Johnson pleased Marlins didn't trade him
''Yeah, it was nice,'' Johnson said Tuesday. ''It's over, and I don't have to answer any more questions about it after today.''
Marlins president of baseball operations Larry Beinfest swung two deals Tuesday, sending reliever Edward Mujica to St. Louis for minor league third baseman Zack Cox, a first-round draft pick in 2010. First baseman Gaby Sanchez, who lost his job earlier this year and was sent to the minors, was traded to Pittsburgh for minor league outfielder Gorkys Hernandez and a draft pick.
Beinfest and manager Ozzie Guillen plan to give Hernandez some starts in center field and move Justin Ruggiano to one of the corner outfield spots before Giancarlo Sanchez comes off the disabled list before Aug. 10.
Beinfest said Miami is building a nucleus for the future. The Marlins had already traded star third baseman Hanley Ramirez to the Los Angeles Dodgers and sent infielder Omar Infante and starting pitcher Anibal Sanchez to Detroit last week before dealing Mujica and Sanchez.
The Marlins began the season in a new ballpark and spent $191 million in free agency, but their plan unraveled. Miami had lost nine of 12 and began Tuesday's game against the Atlanta Braves 14 1/2 games out in the NL East.
''I looked at my lineup yesterday, and there was only one guy that was in the same position (from opening day),'' Guillen said. ''It was (shortstop Jose) Reyes. Everyone else was different. It's embarrassing for me because we never thought we would go through that situation, not even close to being a scenario this year. No way. But you cannot blame anybody. You've got to blame us.''
Johnson is 6-7 with a 4.04 ERA this year, 54-30 with a 3.13 ERA in eight seasons with the Marlins. Though he is eligible for free agency after 2013, the right-hander hopes to stay with the franchise that drafted him in the fourth round of 2002.
''The rest of my career would be great,'' Johnson said. ''This is the only thing I've known. I'd love to stay here and be a part of it and be part of a World Series here.''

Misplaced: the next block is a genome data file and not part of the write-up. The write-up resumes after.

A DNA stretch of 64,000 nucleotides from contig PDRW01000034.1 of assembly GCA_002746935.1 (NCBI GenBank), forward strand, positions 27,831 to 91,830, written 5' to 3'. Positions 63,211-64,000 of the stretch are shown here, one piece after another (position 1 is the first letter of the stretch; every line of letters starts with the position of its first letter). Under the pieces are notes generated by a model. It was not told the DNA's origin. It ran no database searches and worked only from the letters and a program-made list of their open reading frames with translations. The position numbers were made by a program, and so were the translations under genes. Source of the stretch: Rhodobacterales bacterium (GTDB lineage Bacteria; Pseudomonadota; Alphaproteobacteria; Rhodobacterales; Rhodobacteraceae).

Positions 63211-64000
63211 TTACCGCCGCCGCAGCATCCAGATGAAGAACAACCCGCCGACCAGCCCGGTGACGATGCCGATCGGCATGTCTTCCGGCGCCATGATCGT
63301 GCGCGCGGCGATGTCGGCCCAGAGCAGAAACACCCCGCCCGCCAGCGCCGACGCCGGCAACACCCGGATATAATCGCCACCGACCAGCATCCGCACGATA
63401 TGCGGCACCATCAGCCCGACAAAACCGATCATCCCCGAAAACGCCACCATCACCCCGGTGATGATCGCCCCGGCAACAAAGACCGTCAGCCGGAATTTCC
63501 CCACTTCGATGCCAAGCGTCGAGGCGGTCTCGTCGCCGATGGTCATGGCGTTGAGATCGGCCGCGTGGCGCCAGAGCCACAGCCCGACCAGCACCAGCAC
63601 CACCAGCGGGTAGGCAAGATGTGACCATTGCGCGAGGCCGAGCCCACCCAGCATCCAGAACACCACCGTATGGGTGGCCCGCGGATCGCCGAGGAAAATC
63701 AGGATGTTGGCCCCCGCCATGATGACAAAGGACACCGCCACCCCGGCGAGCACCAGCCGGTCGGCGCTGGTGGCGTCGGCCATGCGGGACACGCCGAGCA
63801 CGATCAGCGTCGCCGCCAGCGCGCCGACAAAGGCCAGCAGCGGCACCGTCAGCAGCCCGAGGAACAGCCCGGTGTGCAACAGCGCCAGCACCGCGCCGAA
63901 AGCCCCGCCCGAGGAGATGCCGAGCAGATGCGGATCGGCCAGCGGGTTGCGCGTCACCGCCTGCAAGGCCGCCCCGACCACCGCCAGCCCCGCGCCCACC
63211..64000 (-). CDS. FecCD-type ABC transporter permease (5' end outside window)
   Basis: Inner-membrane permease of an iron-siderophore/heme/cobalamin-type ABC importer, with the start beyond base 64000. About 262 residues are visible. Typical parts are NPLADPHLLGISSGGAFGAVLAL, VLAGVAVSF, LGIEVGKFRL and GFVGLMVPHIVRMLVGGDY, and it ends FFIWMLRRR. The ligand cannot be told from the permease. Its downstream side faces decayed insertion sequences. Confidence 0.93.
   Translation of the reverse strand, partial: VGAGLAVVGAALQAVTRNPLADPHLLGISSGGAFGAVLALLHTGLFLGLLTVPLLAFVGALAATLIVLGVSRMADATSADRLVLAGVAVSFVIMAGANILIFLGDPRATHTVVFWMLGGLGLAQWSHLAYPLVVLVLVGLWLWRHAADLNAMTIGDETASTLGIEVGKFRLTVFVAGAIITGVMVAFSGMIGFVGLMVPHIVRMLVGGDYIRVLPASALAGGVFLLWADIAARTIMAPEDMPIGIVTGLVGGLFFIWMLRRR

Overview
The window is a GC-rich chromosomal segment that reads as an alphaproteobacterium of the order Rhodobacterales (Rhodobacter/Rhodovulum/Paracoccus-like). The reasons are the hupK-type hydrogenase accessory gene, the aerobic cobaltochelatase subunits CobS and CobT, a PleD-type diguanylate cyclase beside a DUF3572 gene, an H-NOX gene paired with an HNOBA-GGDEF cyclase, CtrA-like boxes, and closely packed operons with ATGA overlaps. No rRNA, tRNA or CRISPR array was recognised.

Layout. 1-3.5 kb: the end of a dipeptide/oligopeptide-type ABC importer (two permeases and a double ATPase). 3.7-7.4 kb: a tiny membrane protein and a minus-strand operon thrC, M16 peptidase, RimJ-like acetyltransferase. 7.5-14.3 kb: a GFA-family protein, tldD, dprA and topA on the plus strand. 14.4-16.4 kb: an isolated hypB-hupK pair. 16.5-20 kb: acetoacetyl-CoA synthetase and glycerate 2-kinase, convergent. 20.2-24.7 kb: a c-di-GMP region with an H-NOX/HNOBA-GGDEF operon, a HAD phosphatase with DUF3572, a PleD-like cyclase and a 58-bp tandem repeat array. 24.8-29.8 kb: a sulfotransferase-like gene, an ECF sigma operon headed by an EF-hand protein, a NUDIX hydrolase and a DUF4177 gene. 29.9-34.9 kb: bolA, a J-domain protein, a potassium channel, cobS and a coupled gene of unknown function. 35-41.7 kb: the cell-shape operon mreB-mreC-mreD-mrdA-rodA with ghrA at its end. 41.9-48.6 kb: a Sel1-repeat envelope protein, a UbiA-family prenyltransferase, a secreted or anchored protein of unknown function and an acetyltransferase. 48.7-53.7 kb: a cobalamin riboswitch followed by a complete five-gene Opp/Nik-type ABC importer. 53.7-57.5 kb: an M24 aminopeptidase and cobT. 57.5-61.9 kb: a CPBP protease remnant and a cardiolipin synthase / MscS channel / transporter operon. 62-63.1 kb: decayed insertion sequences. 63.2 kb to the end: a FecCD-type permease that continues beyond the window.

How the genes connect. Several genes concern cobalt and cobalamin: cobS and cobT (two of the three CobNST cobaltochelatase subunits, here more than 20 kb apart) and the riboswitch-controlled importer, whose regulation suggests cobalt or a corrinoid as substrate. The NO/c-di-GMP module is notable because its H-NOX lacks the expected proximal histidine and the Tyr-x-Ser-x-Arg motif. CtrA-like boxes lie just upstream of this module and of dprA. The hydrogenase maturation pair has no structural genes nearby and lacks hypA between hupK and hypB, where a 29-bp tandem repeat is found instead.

Former starter Carlos Zambrano, whom the Marlins acquired in an offseason trade with the Chicago Cubs, hopes to rejoin him in the rotation soon. For now, Zambrano has been relegated to the bullpen, where he feels uncomfortable.
Zambrano went 5-9 with a 4.53 ERA in 20 starts before being demoted to the `pen. He pitched 1 2-3 scoreless innings Monday.
''If they put me in the bullpen, they put me in the bullpen,'' Zambrano said. ''I'll keep doing my job and try to come back and be in the rotation again. The Cubs tried to do that to me and it didn't work because my arm was not built to be in the bullpen. I have spent my whole career as a starter, but I have to do it. It will be there until - it is what it is.''
Guillen added that the departure of Mujica will have no bearing on his closer-by-committee approach. Heath Bell, who signed a three-year, $27 million contract in December to become Miami's closer, is 2-5 with a 5.66 ERA and has blown six of 25 save opportunities.
''One thing I tell them is that nobody has a role here (in the bullpen),'' Guillen said. ''If the phone rings, get up. That's what we're going right now.''
Gaby Sanchez, a Miami native and an All-Star in 2011, hit .202 with three home runs and 17 RBIs before getting demoted to Triple-A in May for nearly a month.
''With Gaby, what happened with him this year offensively is something I think that's been baffling to him and baffling to us,'' Beinfest said. ''Having to send him to the minor leagues this year was difficult on two separate occasions, so maybe this is the best opportunity for him.''
Part of the deal with Pittsburgh gave Miami an extra draft pick for 2013 that the Pirates won in the competitive balance lottery.
Beinfest said that Cox will report to Double-A Jacksonville, but the Marlins might give him a chance to win the third base job next year. Ramirez played third this season after Miami signed Reyes to a $106 million, six-year contract and made him the shortstop.
''(Cox has) moved through the Cardinals' system very quickly, and third base is an area of need for us,'' Beinfest said. ''We thought it lined up. We loved the bat. We loved having a hitting third baseman.''
Now that the Marlins have trimmed some payroll and added new pieces, Johnson hopes the team will steer itself in a better direction.
''There was a lot of hype,'' Johnson said. ''We didn't live up to it, but there's still time to go out and play the game the right way.''